A: Imagine working at Walmart and calling them up one morning to say, “I can’t sell house wares today. I have selling block.” They’d laugh at you and send you packing. At a recent writers’ workshop I attended the group was told to “get the words on the page.” That’s what I do. You can always change them later.
Q: When someone reads one of your books for the first time, what do you hope they gain, feel, or experience?
A: With a romance I wish the reader to be transported out of their ordinary life into a world where dreams can come true and where they can forget their everyday worries for a while. I want to take the reader on an adventure, to excite and disturb them, and I want them to finish the book feeling lightened by the experience.
Q: Does the title of a book you’re writing come to you as you’re writing it, or does it come before you even begin the first sentence?
A: I find titles difficult to come up with. The names of my characters come to me long before I begin writing. A character’s name molds their personality and appearance in my mind. First names are very important to me. But book titles? I ask advice and scramble for those.
Q: How would you describe your sense of humor? Who and what makes you laugh?
A: I have been told I am very dry. It could be the English background. Oscar Wilde was hysterically funny. So was Jane Austen. On a more contemporary note, I think Mr. Bean is hilarious.
Q: What was the best piece of advice you've received with respect to the art of writing? How did you implement it into your work?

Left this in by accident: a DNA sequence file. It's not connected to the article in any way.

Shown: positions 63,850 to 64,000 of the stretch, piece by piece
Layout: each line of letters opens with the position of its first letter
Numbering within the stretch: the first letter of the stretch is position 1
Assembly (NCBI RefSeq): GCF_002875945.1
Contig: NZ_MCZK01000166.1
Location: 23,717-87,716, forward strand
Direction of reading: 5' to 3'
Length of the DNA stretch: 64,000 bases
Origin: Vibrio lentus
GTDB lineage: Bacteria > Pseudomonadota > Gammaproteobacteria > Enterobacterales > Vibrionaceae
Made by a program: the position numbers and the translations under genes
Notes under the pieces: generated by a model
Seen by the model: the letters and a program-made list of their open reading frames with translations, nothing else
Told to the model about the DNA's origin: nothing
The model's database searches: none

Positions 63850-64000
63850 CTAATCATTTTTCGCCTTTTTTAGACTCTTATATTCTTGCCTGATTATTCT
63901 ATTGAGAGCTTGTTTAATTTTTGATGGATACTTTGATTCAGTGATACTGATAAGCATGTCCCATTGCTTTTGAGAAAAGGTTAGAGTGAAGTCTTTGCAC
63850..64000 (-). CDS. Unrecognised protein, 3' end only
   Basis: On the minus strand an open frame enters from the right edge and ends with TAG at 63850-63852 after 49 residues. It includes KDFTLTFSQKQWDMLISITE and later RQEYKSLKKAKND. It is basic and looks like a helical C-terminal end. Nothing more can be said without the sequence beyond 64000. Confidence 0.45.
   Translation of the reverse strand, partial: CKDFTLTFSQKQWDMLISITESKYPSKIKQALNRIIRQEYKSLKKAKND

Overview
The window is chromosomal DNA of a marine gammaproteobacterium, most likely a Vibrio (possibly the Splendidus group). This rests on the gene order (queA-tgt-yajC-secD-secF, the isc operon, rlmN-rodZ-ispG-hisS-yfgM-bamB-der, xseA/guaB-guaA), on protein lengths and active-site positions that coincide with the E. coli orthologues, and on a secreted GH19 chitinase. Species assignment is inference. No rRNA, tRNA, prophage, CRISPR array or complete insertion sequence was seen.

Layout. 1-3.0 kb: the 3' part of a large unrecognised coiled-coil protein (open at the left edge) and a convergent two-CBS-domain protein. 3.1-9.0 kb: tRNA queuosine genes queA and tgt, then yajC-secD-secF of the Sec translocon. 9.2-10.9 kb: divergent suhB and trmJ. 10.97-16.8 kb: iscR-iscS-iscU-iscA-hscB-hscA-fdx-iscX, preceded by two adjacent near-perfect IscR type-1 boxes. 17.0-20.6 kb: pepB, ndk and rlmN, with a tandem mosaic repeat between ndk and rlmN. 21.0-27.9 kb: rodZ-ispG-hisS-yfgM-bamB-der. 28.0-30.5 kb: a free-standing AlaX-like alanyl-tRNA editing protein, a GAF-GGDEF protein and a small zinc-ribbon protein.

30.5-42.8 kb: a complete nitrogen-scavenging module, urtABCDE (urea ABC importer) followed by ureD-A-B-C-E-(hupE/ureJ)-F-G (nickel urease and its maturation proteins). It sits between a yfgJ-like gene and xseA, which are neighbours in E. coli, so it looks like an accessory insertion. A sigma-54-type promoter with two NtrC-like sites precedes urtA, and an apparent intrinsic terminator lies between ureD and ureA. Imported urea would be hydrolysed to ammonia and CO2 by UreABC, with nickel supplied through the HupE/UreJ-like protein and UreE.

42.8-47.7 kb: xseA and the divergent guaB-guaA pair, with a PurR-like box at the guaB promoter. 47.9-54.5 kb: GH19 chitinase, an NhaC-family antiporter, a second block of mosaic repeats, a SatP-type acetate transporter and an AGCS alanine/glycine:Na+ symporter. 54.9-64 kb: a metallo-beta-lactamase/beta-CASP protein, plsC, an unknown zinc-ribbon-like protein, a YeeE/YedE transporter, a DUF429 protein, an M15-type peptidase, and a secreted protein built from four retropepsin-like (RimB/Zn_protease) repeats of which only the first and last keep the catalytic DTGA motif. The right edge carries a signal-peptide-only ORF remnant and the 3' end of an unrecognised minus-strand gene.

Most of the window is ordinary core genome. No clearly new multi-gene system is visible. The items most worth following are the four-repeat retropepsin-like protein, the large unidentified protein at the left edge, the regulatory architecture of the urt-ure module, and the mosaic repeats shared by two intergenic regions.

A: I have always made a habit of going to every writers’ workshop I can possibly get to and joining writers’ groups. I co-chair the writers’ group in my town. So, I have had loads of advice over the years and most of it has been helpful. I think perhaps the best piece was what I mentioned above, “Get the words on the page.”
Q: What pros and cons surround the e-publishing industry, and how do you envision the future of e-publishing?
A: The pros: E-publishing saves trees. That’s got to be good. It also makes books more accessible worldwide. Most of the world speaks English at this point and when somebody in Bahrain or Germany comments on my writing I get an extra thrill that my work has travelled that far around the globe. Reading and access to writing is the key to freedom in countries that do not enjoy the liberties we have in the west. E-publishing makes this possible.
The cons. Piracy. If you would not steal a book from a store why would you do it from a website?
Q: What kind of books do you like to read?
A: I love Sarah Waters and have read all her books. I have read most of Anne Perry’s books. I love Anne Rice, Jane Austen, Barbara Kingsolver, George Eliot.
Q: What is your favorite TV show?
A: That’s easy. Coronation Street.
Q: What is your favorite fast food restaurant? Just thought we’d throw that in for fun…
A: Tim Horton’s. I love their coffee.
Q: If you weren’t a writer what would you be?
A: A disgruntled would-be writer.
Q: New writers are always trying to glean advice from those with more experience. What suggestions do you have for new writers?
A: 1. Write.
3. Don’t stop writing even if you don’t have time or others tell you that you are a talentless moron.
4. Be persistent and keep sending your work out. Eventually someone will believe in you and give you a chance.